Women and Work: Who is Our Moral Leader?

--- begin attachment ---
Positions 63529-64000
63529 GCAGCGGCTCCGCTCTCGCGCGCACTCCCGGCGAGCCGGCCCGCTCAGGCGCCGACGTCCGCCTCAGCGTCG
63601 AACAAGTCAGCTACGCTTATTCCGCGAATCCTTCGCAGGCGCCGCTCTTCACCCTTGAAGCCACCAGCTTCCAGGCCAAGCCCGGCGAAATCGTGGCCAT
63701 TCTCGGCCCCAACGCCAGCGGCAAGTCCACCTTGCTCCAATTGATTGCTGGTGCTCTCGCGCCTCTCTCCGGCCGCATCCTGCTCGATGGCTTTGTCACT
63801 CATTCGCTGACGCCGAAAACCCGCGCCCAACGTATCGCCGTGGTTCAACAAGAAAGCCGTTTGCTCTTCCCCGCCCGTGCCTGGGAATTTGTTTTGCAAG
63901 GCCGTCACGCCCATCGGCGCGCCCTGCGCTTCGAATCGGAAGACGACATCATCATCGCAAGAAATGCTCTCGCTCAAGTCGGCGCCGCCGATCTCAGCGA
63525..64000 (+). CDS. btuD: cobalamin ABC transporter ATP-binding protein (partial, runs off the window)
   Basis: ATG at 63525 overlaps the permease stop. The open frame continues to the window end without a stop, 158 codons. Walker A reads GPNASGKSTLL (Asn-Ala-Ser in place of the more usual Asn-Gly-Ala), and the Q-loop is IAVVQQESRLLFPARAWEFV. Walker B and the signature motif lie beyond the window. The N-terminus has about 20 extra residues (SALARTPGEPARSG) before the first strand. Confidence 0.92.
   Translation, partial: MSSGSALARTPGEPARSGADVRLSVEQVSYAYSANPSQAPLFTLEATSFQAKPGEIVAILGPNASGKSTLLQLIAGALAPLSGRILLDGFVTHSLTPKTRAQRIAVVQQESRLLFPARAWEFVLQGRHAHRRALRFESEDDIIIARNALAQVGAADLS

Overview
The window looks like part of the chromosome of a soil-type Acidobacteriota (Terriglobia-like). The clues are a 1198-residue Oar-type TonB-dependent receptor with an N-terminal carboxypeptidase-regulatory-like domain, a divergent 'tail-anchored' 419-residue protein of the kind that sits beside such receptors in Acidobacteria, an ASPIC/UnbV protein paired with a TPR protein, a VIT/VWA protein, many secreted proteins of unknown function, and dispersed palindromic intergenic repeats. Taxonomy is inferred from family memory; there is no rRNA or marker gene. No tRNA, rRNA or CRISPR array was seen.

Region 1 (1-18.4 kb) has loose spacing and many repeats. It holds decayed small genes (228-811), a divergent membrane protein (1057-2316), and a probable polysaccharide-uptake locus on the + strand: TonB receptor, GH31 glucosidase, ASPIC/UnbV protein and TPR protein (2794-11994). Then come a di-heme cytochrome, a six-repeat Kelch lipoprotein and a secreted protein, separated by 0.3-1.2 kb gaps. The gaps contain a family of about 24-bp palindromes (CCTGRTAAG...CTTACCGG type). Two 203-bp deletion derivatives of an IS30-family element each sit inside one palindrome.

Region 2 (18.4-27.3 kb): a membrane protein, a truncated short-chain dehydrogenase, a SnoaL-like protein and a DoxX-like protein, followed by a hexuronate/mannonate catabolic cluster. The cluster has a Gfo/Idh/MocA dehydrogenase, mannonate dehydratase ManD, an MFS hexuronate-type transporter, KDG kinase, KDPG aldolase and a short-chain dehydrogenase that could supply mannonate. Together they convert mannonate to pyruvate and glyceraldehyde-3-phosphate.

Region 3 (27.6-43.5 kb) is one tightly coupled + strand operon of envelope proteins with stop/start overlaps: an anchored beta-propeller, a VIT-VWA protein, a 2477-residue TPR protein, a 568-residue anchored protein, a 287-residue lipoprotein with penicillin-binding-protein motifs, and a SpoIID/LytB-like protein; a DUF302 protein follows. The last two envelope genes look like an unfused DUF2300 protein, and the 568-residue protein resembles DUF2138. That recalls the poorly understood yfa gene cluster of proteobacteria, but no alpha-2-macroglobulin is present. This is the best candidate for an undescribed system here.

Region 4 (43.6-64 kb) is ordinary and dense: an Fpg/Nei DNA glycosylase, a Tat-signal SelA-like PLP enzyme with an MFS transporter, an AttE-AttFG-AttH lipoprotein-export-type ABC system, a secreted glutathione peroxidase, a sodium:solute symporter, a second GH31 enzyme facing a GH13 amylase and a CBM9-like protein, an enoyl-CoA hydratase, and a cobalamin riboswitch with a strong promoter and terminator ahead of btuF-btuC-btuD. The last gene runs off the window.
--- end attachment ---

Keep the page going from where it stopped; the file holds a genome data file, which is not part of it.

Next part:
Take a look at the non-fiction New York Times Best Seller’s list and you will find that #11 is “Lean In” and #17 is “The Confidence Code.”  Both books deal with the subject of women’s success in the workplace and obstacles to success.  On the one hand, we can be excited that authors are stepping forward and exerting some leadership in addressing the question of why women are still not advancing at the rate of men.  That’s a good thing.  What is a bit troubling is that both of these books examine what women are doing wrong and how we are responsible for our own dead ends and glass ceilings (my words not theirs).  I like that there are women leaders who are set to coach us on being more assertive and more confident.  I appreciate that these authors are encouraging women to harness and utilize their natural skills of team work, multi-tasking and nurturing to get ahead.  But in the bigger picture I miss an old-fashioned feminist voice.  Where is this generation’s Gloria Steinem and Betty Friedan.  In fact, why has Steinem, herself, stopped shouting?  We should maximize our talents and be more aggressive to get further.  But someone needs to spell out and remind everyone of the painful truth that misogyny is alive and well.  We need to be reminding ourselves how we should be raising our boys.  Yes, there are men in positions of power who are “gender blind” and who consequently give women a totally equal shake.  There are even men in positions of power who kvell at women’s success and go out of their way to help women get ahead.  But there are still many, many individual men and groups of men who use their power to keep women down, who harass women and who delight in repressing their advancement. Women’s equality is not a war that was won in the 1970’s and therefore is an achieved goal. Rather, the enlightenment of men and women on the subject of women’s true equality of opportunity in the workplace is a battle that needs to be fought again and again, an education that needs to be reaffirmed in every generation.  It’s like the study of Torah–you never finish.  Every year we read and study the meaning of stories like the brilliant coordinated efforts among Yocheved, Miriam and Batya in rescuing Moses.  It’s not a one time learning.  It’s a forever and over again thing.